31 July 2007

Zen and the art of Dudeliness

'For me, the Dude has a certain type of wisdom. I like to call it the "Wisdom of Fingernails": the wisdom that gives you the ability to make your hair and fingernails grow, your heart beat, your bowels move. These are things that we know how to do, but we don't necessarily know how we know how to do them, yet still we do them very well. And that to me is very Dude. It's not like he's a know-it-all, the Dude. He's not a guy who has figured out the way to be or anything like that, but he is comfortable with what he's got, and, as the Stranger says, things turn out pretty well for him. I guess we can all take comfort in that because - who knows? - things may turn out pretty well for us, too'

- Jeff Bridges on The Big Lebowski, from the foreword to "I'm a Lebowski, You're a Lebowski", quoted in Guardian, 27 July 2007

[Courtesy of Louwrens]

28 July 2007

Fair swap

'Dear USA. You have David and Victoria Beckham for the next five years. Would you please keep them? We had them here once and it was horrible. We've taken Madonna off your hands, so shall we call it square?  Yours, the Rest of the World'

24 July 2007

Contributing to moral decay in canine circles

'In 1955, Walt Disney was furious that his animated feature The Lady and the Tramp failed to garner even one nomination from the Academy. He blamed the Catholic church, which had come out strongly against the canine romance because it celebrated relations between an unmarried couple'

- The Observer Book of Film, 2007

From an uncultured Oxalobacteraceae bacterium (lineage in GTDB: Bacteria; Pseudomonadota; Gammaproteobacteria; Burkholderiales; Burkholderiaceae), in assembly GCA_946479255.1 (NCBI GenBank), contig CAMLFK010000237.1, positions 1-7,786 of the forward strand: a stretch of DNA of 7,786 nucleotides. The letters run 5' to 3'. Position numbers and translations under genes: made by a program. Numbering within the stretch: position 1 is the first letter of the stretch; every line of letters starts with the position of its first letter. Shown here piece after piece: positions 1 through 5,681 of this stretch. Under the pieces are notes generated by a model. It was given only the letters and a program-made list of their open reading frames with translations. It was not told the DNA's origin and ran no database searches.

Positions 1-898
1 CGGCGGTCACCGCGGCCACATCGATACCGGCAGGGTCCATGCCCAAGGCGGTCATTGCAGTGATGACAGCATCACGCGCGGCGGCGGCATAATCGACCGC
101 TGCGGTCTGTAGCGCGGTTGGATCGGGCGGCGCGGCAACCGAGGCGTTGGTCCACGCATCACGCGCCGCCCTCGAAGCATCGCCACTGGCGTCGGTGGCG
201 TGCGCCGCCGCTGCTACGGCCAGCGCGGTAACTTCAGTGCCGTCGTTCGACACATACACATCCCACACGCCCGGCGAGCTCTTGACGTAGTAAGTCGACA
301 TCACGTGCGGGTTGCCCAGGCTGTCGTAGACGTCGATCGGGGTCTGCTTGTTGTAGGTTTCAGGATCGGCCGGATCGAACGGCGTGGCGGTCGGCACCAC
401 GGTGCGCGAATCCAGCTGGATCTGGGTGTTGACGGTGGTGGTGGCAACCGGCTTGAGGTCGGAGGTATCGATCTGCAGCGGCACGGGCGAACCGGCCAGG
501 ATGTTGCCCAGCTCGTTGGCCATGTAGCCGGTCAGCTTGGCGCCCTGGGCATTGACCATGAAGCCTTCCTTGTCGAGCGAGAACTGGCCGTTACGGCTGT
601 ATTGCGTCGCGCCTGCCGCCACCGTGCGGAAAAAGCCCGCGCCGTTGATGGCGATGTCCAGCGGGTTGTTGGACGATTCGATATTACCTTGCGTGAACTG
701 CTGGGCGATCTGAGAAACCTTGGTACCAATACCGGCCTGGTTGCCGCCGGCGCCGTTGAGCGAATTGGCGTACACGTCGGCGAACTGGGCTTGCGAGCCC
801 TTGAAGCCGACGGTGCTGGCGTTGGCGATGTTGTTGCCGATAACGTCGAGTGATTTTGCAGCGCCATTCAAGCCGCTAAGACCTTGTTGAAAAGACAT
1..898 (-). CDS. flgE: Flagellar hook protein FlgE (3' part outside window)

18 July 2007

Okay, now you're creeping me out

"You have to look at why sex was created," Eric Love, the director of the East Texas Abstinence Program, which runs Virginity Rules, said one day, the sounds of Christian contemporary music humming faintly in his Longview office. "Sex was designed to bond two people together."

To make the point, Mr. Love grabbed a tape dispenser and snapped off two fresh pieces. He slapped them to his filing cabinet and the floor; they trapped dirt, lint, a small metal bolt. "Now when it comes time for them to get married, the marriage pulls apart so easily," he said, trying to unite the grimy strips. "Why? Because they gave the stickiness away"

- Abstinence education faces an uncertain future, New York Times, 18 July 2007

17 July 2007

On the rubbishness of Harry Potter

Nicholas Lezard, on the Harry Potter books by JK Rowling:

'...[F]or all that she is gifted enough in devising popular scenarios, the words on the page are flat. I think it was Verlaine who said that he could never write a novel because he would have to write, at some point, something like "the count walked into the drawing-room" - not a scruple that can have bothered JK Rowling, who is happy enough writing the most pedestrian descriptive prose.

Here, from page 324 of The Order of the Phoenix, to give you a typical example, are six consecutive descriptions of the way people speak. "...said Snape maliciously"; "... said Harry furiously", "... he said glumly", "... said Hermione severely", "... said Ron indignantly", "... said Hermione loftily". Do I need to explain why that is such second-rate writing?